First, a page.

OTTAWA: The federal government said it will make a lucrative clam quota available in two years and it wants a First Nations bid to assume control.
The next day, Canada’s Conflict of Interest and Ethics Commissioner ruled that the former fisheries minister violated the Conflict of Interest Act in awarding the Arctic surf clam quota.
On September 11, Jonathan Wilkinson, Minister of Fisheries, Oceans confirmed that the remaining 25 per cent of the 2018 and 2019 Total Allowable Catch (TAC) will be made available to the current licence holder, Clearwater Seafood, with the goal of identifying a new participant for the 2020 Arctic surf clam fishery.
DFO said it will be launching a new Expression of Interest process to identify an Indigenous entity to hold a fourth license for the fishery in the spring of 2019, so the successful applicant can begin fishing a new license in 2020. An independent third-party will evaluate the submissions received, the DFO said, noting that further details on this process will be made available later.
“The decision to introduce Indigenous participation in the Arctic Surf Clam fishery is consistent with the Government of Canada’s commitment to developing a renewed relationship between Canada and Indigenous peoples,” a DFO press release reads. “Enhancing access to the Arctic Surf Clam fishery broadens the distribution of benefits from this public resource, and is a powerful step toward reconciliation.”
Then in a report released on September 12, Conflict of Interest and Ethics Commissioner Mario Dion found that former Minister of Fisheries Dominic LeBlanc was in a conflict of interest in relation to his decision to issue the Arctic Surf Clam licence to the Five Nations Clam Company.
“A first cousin of Mr. LeBlanc’s spouse, Mr. Gilles Thériault, could have benefitted financially from an Arctic surf clam licence being awarded to the Five Nations Clam Company,” Dion said. “Mr. Thériault would have served as the company’s general manager if the process to grant it the licence had been completed.”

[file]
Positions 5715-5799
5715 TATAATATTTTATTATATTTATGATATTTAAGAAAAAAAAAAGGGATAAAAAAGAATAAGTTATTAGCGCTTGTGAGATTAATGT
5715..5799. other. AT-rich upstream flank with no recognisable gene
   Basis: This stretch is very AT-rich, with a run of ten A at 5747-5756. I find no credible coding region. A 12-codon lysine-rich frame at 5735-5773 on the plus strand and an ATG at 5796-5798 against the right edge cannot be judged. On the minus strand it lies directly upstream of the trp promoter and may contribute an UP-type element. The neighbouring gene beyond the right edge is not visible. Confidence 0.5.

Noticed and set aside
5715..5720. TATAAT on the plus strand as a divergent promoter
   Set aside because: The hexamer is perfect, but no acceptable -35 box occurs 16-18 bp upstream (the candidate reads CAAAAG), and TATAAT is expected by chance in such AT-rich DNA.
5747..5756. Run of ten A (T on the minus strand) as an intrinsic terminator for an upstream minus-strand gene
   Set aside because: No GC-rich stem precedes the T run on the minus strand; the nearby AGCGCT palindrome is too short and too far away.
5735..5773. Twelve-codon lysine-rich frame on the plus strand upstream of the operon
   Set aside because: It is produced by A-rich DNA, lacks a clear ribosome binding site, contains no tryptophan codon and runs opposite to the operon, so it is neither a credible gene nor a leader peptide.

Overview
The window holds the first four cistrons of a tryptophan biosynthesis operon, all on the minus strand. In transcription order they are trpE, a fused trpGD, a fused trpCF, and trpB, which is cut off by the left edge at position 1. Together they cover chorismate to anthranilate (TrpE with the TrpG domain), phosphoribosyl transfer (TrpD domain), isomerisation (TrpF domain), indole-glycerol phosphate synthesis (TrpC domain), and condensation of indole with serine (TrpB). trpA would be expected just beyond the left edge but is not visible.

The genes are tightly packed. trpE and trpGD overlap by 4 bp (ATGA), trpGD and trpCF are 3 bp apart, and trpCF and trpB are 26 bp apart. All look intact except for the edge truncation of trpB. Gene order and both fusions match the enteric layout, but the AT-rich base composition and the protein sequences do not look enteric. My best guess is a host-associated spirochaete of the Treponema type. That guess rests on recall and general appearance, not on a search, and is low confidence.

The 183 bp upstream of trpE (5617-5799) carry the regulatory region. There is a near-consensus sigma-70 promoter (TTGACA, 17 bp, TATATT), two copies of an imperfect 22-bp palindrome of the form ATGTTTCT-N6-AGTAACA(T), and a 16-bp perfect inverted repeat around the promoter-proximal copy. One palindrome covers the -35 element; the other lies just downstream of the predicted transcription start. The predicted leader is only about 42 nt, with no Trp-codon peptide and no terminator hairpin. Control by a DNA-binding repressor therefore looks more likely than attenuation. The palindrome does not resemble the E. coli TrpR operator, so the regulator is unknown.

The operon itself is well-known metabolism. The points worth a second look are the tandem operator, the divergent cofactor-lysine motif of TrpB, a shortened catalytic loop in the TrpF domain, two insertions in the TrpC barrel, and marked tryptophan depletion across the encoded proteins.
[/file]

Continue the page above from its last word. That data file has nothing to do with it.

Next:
Under the Conflict of Interest Act, public office holders are in a conflict of interest when they exercise an official power, duty or function that provides an opportunity to further their private interests, or those of their relatives or friends, or to improperly further another person’s private interests. The act defines relatives as persons related to the public office holder by birth, marriage, common-law partnership, adoption, or affinity.
“As Minister, Mr. LeBlanc was exercising an official power when he decided to pursue issuing the licence to the Five Nations Clam Company, and his decision provided an opportunity to further Mr. Thériault’s private interests,” Dion said.
The commissioner found that LeBlanc contravened subsection 6(1) of the act, which prohibits public office holders from making a decision that would place them in a conflict of interest, and section 21, which requires them to recuse themselves from any discussion, decision, debate or vote on any matter in respect of which they would be in a conflict of interest.